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Angelika Zirker, William Shakespeare and John Donne: Stages of the Soul in Early Modern English Poetry
by David Marno

Angelika Zirker, William Shakespeare and John Donne: Stages of the Soul in Early Modern English Poetry. Manchester University Press, 2019. 280pp. ISBN: 9781526133298. £80 hardback.


Comparing Shakespeare and Donne is an exercise simultaneously appealing and tantalising. They are the most canonised early modern authors in their respective primary genres, and their works show persistent parallels, including not only experimental prosody, bold rhetoric or shared themes such as the relationship between the Catholic past and the Protestant present of early modern England, but also a deep and probing investment in what has often been perceived as a familiar, modern sense of the self.

And yet if a closer look at the two authors – the professional playwright who wrote and not infrequently catered for audiences on the one hand, and the coterie poet who recanted the publication of the only two poems he published in his lifetime – doesn’t erase the similarities, it at least highlights a certain imbalance between them. When Donne asks in disbelief, ‘Why should we rise, because ’tis light? / Did we lie downe, because ’twas night?’, or even when he turns complaint into verbal and logical gymnastics, as in ‘Oh, to vex me, contraries meet in one / Inconstancy unnaturally hath begot / A constant habit’, we might feel as though we encountered not so much an author but another character in a Shakespeare play. Or, to put it differently, it is as if Shakespeare might have written words such as these, but Donne might have spoken them.

Perhaps as a result, the question of influence has long exercised scholars of the two authors. Did Donne, who had a reputation as a theatregoer and most likely saw at least some of Shakespeare’s plays, rely on the playwright’s works in developing his lyric style? Or could Shakespeare have encountered the young courtier’s lyrics in manuscript, and could he have drawn on them in shaping some of his most famous characters?

Angeline Zirker’s new monograph William Shakespeare and John Donne: Stages of the Soul in Early Modern English Poetry offers a third option, one that doesn’t require any direct influence but instead assumes a third, older and independent tradition that may have shaped both Shakespeare and Donne’s writings. It does so, however, in a fashion that may at first sight seem counterintuitive. The subtitle Stages of the Soul in Early Modern English Poetry, Zirker explains in the introduction, ‘points towards the two genres of drama and lyrical poetry’ (1). Yet the book does not consider dramatic works in any sustained fashion, and of the two poems that it does focus on, Shakespeare’s epyllion The Rape of Lucrece, and Donne’s devotional Holy Sonnets, only Donne’s sonnets can be considered lyrics. Instead of investigating the ways in which Shakespeare’s plays and Donne’s poems might be related, Zirker is interested in those moments when dramatic elements appear in both authors’ non-dramatic poetry, including narrative as well as lyric poems. An insight about such moments serves as the point of departure for her argument: ‘[e]arly modern poetry becomes dramatic whenever the soul is at its focus; and the soul comes to the fore, whenever the link between poetry and drama can be observed’ (15). That is, rather than speculating about authorial influence one way or another, Zirker’s initial gambit is that both Shakespeare’s and Donne’s non-dramatic poems begin to appear dramatic when someone in them engages in a dialogue with themselves, usually by addressing, implicitly or explicitly, their souls. Hence the central question of Stages of the Soul: if it is indeed the case that the non-dramatic poetry of these two major early modern authors occasionally turns into ‘stages of the soul’, that is, a dramatic space in which the soul is split from the self and becomes a character as well as a conversational partner, what might explain this metamorphosis of poetry into drama?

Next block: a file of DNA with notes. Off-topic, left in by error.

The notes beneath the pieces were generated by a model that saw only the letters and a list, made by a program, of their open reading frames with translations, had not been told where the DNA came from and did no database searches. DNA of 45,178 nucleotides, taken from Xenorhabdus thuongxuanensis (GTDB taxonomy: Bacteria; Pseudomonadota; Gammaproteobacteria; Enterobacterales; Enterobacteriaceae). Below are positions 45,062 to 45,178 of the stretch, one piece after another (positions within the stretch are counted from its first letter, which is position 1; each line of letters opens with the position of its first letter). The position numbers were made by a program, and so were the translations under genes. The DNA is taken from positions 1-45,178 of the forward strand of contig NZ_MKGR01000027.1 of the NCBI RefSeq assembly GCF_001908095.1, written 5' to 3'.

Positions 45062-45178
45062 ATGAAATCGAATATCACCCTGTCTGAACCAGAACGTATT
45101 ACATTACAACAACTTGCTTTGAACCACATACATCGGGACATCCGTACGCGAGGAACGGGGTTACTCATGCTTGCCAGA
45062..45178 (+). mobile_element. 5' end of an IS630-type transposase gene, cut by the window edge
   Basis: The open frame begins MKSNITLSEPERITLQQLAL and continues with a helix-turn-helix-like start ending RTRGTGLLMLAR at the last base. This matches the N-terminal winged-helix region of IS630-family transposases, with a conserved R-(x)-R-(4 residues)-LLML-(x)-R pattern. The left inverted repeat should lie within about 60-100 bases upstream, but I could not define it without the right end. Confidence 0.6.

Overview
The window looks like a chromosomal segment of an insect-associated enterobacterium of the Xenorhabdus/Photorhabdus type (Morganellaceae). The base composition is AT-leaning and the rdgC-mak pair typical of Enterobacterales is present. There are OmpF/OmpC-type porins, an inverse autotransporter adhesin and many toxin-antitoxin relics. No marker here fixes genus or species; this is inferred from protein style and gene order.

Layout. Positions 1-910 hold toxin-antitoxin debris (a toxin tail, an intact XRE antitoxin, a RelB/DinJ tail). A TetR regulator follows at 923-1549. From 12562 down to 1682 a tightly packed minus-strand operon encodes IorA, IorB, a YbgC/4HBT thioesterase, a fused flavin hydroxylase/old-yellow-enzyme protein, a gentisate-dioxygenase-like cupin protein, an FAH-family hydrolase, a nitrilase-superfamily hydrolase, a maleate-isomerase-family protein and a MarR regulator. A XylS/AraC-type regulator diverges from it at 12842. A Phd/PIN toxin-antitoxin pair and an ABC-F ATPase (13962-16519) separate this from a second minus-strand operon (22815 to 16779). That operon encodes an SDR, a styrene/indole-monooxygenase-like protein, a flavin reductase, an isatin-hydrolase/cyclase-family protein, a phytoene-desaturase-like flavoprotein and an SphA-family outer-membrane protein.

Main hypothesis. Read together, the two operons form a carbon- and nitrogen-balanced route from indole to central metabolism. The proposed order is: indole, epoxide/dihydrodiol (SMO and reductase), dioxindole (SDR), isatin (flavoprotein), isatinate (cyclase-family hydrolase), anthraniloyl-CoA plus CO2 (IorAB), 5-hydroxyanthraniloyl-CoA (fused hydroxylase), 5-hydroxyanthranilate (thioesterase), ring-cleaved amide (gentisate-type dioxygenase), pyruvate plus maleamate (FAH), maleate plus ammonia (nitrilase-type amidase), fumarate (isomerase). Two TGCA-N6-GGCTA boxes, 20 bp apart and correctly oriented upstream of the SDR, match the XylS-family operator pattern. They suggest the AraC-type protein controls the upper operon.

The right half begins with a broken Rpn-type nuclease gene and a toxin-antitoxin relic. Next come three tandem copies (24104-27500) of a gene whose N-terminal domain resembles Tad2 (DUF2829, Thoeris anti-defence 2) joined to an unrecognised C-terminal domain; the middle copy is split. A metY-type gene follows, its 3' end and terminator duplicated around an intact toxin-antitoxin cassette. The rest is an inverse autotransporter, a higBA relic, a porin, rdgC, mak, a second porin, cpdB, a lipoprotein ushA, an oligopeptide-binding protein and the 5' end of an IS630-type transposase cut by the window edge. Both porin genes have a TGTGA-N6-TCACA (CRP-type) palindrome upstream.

The answer, in short, is the tradition of the soliloquy, not as a theatrical device but as a Christian religious and devotional form. Since the vast majority of Zirker’s book focuses not so much on articulating this answer, but on highlighting, via nuanced close readings of both Shakespeare and Donne’s works, the various ways in which their poems become stages of the soul, it takes a while for this answer to unfold. The topic of the soliloquy is first broached in the introduction, where Zirker makes the claim that ‘we can only understand how the nature of dramatic soliloquy as a new form of self-reflection, of making the private public, was established in Elizabethan drama by considering poetry as a genre in which the speaker enacts a dialogue with and of the soul; at the same time, the dynamic reflection on the fate of the soul in early modern English poetry would have been impossible without incorporating dramatic elements’ (13). While this passage and the rest of the introduction doesn’t provide a full historical or conceptual account of the soliloquy’s devotional precedents, they already suggest that the link between poetry and drama, and the way in which they resemble each other in moments of preoccupation with the soul, has to do with the formal device of the soliloquy in religion. After the introduction, the book’s first half does not yet elaborate on this suggestion. While soliloquy does appear in Zirker’s analysis of Shakespeare’s Rape of Lucrece, especially in the context of Tarquin’s deliberations, here it is used primarily in the currently primary sense of a theatrical device, without an explicit connection to its devotional precedents.